There have been numerous attempts to block the continued construction of the fence from a legal standpoint. The case even made it to the International Court of Justice in The Hague (Jacoby 2007,-page 1). Particularly of legal question, Palestinians claim that the Israeli government is seizing privately-owned lands in order to construct the Security Fence. In response to these accusations, the government of the State of Israel has responded that the situation in the West Bank and the Gaza Strip is very close to a war, just without official declarations. The violence exhibited by the Palestinians on the State of Israel has shown that they have every intention of continuing their attacks, which makes them the enemy of Israel. In Article 23 of the 1907 Hague regulations, International Law states that it is forbidden “to destroy or seize the enemy’s property, unless destruction or seizure be imperatively demanded by the needs of war” (Jacoby 2007,-page 35). Since the Palestinians began the aggressive actions towards Israel, that puts the latter in the position of defendant and in their defense, they are allowed to seize land from their enemies. The International Court did rule that some of Israel’s purposed wall location were beyond jurisdiction and that those areas would have to be rerouted (Jones 2009).

The Israeli courts have done everything to ensure that their government is not doing anything illegal. In fact, in the case of Mara’abe v. The Prime Minister of Israel, the Israeli Supreme Court ruled that a portion of intended fence in the northern West Bank violated international humanitarian law and ordered the government to reroute the section (Watson 2006,-page 895). This expanded on an earlier court decision, Beit Sourik Village Council v. Israel, in which the Israeli Supreme Court which also demanded rerouting of a segment of fence which was deemed in violation of humanitarian law.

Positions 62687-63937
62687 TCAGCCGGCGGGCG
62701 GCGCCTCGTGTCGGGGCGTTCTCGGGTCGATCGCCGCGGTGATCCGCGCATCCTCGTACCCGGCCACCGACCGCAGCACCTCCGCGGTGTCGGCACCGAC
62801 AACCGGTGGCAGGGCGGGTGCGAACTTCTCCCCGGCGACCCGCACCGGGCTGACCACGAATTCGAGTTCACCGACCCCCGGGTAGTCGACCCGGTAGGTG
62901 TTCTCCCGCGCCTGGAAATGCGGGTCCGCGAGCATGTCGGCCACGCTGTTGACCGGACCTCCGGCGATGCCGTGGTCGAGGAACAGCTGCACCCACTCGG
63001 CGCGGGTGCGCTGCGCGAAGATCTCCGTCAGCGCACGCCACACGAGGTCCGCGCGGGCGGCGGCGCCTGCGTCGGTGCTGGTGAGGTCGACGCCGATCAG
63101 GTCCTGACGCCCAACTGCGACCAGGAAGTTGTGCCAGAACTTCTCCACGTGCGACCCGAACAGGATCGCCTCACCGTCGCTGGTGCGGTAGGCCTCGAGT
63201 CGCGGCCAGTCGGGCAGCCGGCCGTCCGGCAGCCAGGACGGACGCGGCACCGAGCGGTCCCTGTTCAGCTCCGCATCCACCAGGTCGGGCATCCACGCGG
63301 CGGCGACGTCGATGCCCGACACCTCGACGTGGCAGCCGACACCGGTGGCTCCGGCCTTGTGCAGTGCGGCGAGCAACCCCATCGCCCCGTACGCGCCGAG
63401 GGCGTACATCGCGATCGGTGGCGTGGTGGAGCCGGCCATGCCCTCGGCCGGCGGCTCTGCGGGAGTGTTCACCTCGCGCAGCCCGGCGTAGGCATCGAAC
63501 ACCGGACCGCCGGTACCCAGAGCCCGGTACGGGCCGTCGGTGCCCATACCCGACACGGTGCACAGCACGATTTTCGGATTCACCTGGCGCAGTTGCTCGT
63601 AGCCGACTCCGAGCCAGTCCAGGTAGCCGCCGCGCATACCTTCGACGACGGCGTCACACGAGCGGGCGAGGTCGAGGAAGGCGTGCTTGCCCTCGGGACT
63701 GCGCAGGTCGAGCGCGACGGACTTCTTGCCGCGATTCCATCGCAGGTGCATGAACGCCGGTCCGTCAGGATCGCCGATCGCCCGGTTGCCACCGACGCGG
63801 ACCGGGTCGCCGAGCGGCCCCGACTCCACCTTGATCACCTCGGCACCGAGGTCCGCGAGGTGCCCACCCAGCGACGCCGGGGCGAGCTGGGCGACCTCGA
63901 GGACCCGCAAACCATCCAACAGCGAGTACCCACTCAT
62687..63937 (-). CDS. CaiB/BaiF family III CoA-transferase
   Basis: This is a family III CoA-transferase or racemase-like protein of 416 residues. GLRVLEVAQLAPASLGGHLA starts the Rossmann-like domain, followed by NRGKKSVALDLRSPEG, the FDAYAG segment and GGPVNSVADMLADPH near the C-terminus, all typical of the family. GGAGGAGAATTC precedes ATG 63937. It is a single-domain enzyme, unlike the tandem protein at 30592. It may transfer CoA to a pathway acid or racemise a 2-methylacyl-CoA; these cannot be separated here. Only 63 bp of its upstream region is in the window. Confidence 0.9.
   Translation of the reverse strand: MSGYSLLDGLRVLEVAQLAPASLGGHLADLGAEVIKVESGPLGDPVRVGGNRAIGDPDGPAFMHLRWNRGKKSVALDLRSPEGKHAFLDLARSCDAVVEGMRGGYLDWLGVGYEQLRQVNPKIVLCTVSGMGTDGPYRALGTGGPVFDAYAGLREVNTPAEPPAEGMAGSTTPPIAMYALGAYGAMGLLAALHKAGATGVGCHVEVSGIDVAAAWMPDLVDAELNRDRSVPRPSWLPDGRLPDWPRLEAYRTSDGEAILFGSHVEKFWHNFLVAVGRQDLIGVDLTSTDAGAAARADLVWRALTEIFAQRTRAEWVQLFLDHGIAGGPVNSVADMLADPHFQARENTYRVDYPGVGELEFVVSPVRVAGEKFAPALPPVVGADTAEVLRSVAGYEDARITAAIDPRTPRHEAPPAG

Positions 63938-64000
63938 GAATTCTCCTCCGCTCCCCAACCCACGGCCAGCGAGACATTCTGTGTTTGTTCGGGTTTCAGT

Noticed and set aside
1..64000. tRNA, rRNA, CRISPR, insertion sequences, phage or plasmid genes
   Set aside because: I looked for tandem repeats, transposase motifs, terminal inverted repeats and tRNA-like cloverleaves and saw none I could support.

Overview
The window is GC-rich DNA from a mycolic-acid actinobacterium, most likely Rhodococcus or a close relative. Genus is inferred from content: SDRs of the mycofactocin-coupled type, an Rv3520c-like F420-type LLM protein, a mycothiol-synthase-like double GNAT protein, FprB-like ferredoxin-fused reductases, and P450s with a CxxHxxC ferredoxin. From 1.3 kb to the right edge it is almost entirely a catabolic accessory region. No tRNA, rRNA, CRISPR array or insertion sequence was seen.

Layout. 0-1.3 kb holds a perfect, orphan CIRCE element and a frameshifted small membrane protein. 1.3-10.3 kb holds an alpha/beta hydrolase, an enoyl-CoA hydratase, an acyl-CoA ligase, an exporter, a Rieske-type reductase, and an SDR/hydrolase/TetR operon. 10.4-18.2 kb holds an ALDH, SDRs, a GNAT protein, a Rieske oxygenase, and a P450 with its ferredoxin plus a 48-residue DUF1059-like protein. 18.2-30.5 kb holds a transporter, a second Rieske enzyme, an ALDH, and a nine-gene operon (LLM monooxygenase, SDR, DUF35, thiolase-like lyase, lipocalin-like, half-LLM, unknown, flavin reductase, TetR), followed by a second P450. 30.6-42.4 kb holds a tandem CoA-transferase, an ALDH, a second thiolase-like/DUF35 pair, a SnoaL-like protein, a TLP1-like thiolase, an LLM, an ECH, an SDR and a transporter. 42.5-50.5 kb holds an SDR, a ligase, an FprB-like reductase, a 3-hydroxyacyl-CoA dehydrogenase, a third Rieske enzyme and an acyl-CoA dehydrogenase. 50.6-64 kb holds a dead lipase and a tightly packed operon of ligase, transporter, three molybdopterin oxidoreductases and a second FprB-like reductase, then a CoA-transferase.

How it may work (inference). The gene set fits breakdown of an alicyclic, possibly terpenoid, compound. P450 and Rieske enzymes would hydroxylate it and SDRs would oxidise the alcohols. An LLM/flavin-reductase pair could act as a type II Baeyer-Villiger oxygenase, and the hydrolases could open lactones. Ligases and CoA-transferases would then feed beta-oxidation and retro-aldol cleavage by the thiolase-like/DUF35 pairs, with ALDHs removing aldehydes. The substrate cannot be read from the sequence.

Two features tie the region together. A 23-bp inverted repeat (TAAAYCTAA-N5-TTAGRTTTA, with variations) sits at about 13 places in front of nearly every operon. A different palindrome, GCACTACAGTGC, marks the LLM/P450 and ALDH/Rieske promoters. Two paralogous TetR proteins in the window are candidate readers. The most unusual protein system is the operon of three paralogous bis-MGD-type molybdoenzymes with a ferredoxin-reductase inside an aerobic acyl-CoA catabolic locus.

The government of Israel has been doing everything in their power to ensure that none of the activities of the Security Barrier planning are unlawful. For each segment of the wall where those indigenous peoples take issue, the Israeli government has pledged to consider relocation before final erection. President Barak stated that the desires of the natural population nor the decision of one segment:

Does not obligate the Supreme Court of Israel to rule that each and every segment of the fence violates international law. The Israeli Court shall continue to examine each of the segments of the fence, as they are brought for its decision…; it shall ask itself, regarding each and every segment, whether it represents a proportional balance between the security-military need and the rights of the local population (Watson 2006,-page 899).

As with any controversial issue, each side of the story has a different perspective and viewpoint as to what the wall represents. In the book Bridging the Barrier: Israeli Unilateral Disengagement, Tami Jacoby (2007) writes: